Constructing a new prison together with French St. Martin is a possibility as well as cooperation with DJI in relation to St. Eustatius and Saba. Repairs to the existing prison are being considered to cover the period until the new prison is constructed.

The Progress Committee advised to temporarily restore the existing detention facilities in Pointe Blanche and the Simpson Bay police station, in combination with drafting an overall action plan to implement a detention system focused on the structural reduction of repeat offences, while working on the construction of a new prison. Possible forms of cooperation with the French side should be explored.
The St. Maarten Ministry of Justice has no capacity to carry the responsibility of the reconstruction and the implementation of a new detention system. “The organisation is totally unequipped to adequately provide the services that resort under the ministry and to carry out its tasks.”

The committee, which cited the lack of (sufficiently) qualified personnel, a consistent administrative organisation and established work processes, has advised the minister of justice to reorganise the ministry, clean up the personnel formation and professionalise the organisation. “This a pre-condition for the successful execution of the prison and police plans.” The committee advised hiring external assistance for this “difficult trajectory.”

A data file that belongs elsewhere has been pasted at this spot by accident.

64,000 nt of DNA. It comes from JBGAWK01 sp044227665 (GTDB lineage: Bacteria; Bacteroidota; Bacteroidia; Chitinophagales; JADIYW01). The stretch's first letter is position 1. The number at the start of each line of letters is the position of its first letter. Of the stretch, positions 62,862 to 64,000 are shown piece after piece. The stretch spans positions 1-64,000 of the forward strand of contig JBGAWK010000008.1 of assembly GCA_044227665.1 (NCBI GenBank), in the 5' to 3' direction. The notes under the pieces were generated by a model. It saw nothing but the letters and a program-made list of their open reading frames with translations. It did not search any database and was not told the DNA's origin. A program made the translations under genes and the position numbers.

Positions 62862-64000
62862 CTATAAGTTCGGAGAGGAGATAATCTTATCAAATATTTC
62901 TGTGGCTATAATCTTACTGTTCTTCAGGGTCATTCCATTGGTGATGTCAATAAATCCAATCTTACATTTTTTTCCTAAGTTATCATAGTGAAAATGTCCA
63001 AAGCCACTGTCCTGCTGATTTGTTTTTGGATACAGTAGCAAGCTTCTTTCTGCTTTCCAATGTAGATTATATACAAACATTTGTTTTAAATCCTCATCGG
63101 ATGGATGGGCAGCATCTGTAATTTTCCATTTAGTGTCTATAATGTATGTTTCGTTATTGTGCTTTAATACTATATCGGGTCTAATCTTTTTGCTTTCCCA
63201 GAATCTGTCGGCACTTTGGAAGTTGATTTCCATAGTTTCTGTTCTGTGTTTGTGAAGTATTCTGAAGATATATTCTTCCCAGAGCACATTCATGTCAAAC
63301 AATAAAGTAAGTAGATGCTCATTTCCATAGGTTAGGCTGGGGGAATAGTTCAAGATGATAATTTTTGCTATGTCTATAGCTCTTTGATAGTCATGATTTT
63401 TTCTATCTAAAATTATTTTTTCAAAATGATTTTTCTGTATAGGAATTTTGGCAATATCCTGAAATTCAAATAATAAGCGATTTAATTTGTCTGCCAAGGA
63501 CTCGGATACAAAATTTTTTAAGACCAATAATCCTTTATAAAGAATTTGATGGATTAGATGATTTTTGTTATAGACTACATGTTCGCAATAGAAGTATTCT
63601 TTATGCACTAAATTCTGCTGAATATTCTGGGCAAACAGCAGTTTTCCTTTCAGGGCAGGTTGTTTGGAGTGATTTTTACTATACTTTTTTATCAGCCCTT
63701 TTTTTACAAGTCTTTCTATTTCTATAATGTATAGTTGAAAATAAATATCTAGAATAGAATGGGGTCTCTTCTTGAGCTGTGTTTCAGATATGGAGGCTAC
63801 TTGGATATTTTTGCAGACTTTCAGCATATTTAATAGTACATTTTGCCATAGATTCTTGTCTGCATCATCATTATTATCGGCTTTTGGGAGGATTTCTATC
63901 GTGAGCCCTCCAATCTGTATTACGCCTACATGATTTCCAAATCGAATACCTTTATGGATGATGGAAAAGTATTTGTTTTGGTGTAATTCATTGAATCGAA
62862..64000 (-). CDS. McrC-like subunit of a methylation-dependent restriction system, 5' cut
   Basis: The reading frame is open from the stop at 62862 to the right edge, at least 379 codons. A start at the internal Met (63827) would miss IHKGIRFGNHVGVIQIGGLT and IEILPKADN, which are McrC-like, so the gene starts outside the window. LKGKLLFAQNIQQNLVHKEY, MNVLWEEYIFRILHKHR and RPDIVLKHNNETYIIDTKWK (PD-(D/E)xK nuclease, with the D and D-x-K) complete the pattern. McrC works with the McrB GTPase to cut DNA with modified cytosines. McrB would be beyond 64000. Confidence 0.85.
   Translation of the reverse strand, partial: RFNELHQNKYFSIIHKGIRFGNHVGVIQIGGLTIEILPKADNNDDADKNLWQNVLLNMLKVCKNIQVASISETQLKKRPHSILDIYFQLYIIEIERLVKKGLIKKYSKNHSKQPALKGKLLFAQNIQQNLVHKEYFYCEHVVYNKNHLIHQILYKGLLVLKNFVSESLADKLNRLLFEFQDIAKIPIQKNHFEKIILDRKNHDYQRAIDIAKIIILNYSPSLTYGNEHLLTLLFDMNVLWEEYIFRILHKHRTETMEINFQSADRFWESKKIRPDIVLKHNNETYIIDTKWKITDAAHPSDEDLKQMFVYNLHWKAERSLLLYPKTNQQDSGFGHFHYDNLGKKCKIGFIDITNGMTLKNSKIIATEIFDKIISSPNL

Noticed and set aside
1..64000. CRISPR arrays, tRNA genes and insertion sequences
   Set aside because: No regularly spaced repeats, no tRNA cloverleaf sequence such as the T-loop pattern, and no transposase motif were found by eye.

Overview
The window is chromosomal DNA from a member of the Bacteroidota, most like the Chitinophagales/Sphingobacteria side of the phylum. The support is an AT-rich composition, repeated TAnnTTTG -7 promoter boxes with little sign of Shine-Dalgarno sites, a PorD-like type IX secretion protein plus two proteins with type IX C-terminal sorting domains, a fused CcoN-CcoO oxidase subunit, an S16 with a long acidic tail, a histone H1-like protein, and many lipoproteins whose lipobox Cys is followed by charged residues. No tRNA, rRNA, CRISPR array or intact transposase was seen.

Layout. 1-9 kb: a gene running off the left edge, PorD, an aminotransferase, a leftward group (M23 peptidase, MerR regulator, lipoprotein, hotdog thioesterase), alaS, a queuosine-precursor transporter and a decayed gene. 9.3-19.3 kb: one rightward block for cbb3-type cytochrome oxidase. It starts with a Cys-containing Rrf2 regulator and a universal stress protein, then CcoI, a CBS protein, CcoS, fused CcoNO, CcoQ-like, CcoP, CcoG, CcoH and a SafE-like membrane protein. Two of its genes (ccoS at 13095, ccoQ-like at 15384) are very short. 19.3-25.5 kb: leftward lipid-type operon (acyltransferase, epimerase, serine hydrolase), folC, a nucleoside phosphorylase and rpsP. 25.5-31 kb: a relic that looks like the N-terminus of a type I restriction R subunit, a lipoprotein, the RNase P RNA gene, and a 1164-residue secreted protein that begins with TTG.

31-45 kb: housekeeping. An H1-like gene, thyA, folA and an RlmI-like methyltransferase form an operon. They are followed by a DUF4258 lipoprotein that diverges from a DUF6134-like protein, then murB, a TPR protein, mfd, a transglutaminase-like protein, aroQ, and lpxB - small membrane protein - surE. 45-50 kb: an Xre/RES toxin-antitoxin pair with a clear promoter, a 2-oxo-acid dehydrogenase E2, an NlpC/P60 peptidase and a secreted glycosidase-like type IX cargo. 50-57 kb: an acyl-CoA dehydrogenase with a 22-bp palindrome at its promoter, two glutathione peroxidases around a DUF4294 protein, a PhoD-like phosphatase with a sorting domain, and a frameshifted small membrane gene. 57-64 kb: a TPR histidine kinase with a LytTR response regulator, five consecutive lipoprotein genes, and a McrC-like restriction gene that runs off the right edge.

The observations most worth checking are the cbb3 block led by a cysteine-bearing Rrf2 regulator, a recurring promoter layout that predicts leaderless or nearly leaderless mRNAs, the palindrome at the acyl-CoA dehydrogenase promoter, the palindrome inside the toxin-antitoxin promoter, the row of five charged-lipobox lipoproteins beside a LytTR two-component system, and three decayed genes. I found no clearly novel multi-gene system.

The committee was less critical of the KPSM where some progress has been made to improve the organisation. The committee noted that the police management has been doing its utmost to carry out the plan of approach.

The committee urged the St. Maarten government to handle the so-called “function books” at the KPSM at once, but also at the National Detectives and the prison. Without the formalising of these function books, there is little prospect of building solid organisations where the formal positions of personnel have not been secured after all these years, the committee stated.

The good news at the KPSM was that the multi-disciplinary Alpha Team at the airport was once more completely operational and successful. The current priorities for the police management are re-housing the emergency radio room, continuing to support the National Police from the Netherlands, and purchasing a standard uniform and police pickup trucks.

The committee reported that Chief of Police Carl John was less content about the delay in repairing the Philipsburg police station and the district offices. The financing of this reconstruction is part of the first tranche of the Trust Fund. Talks are ongoing in an effort to speed up this process.

The KPSM is in great need of a training area for its personnel. The building in Cole Bay where these facilities as well as the central emergency radio room and the firing range would be housed was badly damaged by the hurricane and will have to be torn down. The emergency radio room is housed in the mobile command unit in front of the police station. The Justice Academy has lost its building and is now making use of the facilities of University of St. Martin.